It is ok. I am far from ok all of the time. This is really really hard. No one expects to go through a divorce. Everyone seems to think there is a protocol of how someone should act or live or laugh or date or not date or parent or cry or lose her mind. There isn't. You go through ALL of the emotions. I wear my heart on my sleeve. If I'm happy, you'll know it. If I'm sad, you'll know it (although I will go to greater lengths to disguise this emotion.....but I'm terrible at it.) The one thing I know for sure is that I am not going to fail. I might fall. But I will not fail my kids.

I STRUGGLE with this. Immensely. I think we all do. We are all our own worst critics. I AM enough. You ARE enough. Yet we try all the time to be more. Smaller, smarter, funnier, a better mom, a better friend, a better human. We CANNOT do it all. We can strive to be good. And being good doesn't always mean better. It means you are enough. Society can try to tell you something different.  But I promise you are enough. We are enough.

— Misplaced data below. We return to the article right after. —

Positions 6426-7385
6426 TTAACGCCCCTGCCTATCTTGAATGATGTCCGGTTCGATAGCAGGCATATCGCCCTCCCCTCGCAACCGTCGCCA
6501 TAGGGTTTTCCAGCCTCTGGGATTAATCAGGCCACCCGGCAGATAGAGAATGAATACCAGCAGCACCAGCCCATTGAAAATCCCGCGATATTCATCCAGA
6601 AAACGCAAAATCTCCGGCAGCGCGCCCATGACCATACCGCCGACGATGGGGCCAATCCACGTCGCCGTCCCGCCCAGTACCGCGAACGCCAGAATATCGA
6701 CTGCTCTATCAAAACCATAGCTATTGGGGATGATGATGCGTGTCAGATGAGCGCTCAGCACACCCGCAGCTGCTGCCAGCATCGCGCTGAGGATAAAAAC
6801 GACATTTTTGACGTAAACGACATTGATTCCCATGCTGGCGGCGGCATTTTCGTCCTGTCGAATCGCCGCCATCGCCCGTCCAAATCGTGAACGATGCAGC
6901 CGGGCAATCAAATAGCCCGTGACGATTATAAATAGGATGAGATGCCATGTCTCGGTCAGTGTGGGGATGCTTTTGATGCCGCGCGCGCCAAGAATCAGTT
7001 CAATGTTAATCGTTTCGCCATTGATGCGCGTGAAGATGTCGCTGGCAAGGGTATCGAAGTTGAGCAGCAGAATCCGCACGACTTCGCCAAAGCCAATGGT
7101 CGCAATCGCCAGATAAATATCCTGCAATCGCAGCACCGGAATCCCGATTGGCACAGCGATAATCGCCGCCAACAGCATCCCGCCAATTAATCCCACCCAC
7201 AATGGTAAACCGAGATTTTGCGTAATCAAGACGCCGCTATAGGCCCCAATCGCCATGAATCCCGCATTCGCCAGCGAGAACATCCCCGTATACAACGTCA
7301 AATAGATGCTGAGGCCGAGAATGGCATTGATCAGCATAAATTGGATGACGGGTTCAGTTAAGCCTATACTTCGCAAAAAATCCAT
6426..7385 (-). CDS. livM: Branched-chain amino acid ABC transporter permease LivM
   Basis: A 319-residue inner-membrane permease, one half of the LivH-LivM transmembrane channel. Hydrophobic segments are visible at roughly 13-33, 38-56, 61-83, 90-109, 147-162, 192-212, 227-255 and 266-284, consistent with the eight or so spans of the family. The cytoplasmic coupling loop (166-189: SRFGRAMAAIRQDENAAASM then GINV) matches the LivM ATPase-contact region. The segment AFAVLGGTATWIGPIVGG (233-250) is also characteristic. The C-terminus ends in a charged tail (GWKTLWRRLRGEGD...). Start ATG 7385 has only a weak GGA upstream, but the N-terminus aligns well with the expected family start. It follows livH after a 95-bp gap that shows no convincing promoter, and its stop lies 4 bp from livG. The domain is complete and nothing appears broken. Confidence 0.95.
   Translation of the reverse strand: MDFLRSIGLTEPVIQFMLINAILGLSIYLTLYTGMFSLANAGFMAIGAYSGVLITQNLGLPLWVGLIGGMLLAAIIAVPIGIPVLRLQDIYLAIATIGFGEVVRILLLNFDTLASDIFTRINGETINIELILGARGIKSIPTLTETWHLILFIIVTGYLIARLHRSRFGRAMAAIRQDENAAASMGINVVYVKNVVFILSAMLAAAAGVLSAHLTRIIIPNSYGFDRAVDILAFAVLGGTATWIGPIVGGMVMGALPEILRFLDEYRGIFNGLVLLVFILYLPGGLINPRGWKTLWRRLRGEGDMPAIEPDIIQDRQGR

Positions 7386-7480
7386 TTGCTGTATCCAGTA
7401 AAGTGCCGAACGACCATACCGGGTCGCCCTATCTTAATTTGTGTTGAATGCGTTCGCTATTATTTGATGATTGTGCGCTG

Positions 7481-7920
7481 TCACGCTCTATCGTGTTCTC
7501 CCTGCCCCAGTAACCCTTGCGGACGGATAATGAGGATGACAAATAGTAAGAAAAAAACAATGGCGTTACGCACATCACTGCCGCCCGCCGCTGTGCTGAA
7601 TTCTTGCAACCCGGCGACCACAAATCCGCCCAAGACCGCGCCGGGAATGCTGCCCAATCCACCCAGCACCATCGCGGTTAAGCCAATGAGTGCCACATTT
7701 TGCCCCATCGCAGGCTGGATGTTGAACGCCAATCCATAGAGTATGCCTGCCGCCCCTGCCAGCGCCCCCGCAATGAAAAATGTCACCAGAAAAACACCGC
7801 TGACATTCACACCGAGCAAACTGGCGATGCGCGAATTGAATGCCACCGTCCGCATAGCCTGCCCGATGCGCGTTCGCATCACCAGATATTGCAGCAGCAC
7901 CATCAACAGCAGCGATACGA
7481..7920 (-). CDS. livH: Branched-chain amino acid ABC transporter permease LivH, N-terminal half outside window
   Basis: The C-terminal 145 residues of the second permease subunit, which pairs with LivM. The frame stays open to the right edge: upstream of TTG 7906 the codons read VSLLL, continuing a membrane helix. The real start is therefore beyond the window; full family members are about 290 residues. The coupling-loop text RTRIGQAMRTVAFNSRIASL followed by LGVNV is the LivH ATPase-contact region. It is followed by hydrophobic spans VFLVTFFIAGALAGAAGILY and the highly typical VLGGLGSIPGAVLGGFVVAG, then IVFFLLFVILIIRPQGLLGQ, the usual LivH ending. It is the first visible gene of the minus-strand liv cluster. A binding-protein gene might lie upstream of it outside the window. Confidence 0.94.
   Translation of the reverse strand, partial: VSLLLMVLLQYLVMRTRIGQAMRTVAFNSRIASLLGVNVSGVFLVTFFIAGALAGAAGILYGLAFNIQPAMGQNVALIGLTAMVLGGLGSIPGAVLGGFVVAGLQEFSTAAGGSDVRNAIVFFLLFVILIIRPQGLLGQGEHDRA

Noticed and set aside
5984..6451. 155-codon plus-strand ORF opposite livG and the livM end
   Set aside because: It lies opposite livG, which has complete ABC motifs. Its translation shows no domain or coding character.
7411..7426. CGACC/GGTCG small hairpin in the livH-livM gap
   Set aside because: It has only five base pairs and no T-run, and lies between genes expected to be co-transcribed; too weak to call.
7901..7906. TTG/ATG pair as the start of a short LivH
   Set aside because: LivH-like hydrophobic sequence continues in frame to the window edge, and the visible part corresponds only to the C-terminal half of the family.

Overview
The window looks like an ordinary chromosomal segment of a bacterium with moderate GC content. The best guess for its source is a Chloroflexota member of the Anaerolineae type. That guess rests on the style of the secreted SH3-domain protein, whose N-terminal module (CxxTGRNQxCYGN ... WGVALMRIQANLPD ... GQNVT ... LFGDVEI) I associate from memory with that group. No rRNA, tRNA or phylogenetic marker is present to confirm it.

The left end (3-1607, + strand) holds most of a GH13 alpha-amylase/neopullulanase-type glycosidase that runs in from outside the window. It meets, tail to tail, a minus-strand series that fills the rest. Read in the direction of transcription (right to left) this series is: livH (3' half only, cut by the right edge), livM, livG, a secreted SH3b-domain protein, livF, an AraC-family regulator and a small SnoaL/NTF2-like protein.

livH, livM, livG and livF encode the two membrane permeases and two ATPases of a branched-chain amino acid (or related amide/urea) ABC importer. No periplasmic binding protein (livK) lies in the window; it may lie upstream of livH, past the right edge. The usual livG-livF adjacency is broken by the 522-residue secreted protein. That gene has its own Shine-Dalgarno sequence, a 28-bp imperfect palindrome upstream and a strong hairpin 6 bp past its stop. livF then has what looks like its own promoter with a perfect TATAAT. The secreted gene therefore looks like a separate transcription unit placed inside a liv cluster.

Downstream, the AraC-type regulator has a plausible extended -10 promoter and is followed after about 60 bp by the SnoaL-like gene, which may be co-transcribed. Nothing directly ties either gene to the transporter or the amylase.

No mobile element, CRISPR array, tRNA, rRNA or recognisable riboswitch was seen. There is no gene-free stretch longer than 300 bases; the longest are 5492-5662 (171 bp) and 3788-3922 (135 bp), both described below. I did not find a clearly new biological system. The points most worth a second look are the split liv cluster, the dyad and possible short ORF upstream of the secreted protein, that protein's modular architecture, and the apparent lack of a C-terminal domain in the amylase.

Healing is a forever process. You heal from one hurt and usually gain some type of other hurt....physical or mental. Healing is tough. There are only so many bandaids a heart can be mended with. Time does help. Family does help. Friends do help. If you fall down, stand back up. Learn from that fall and move on. Slowly pull off the bandaids and start to think you can be loved again and willing to love. A heart is always capable of love. Take that broken heart, super glue it together and do good things with love.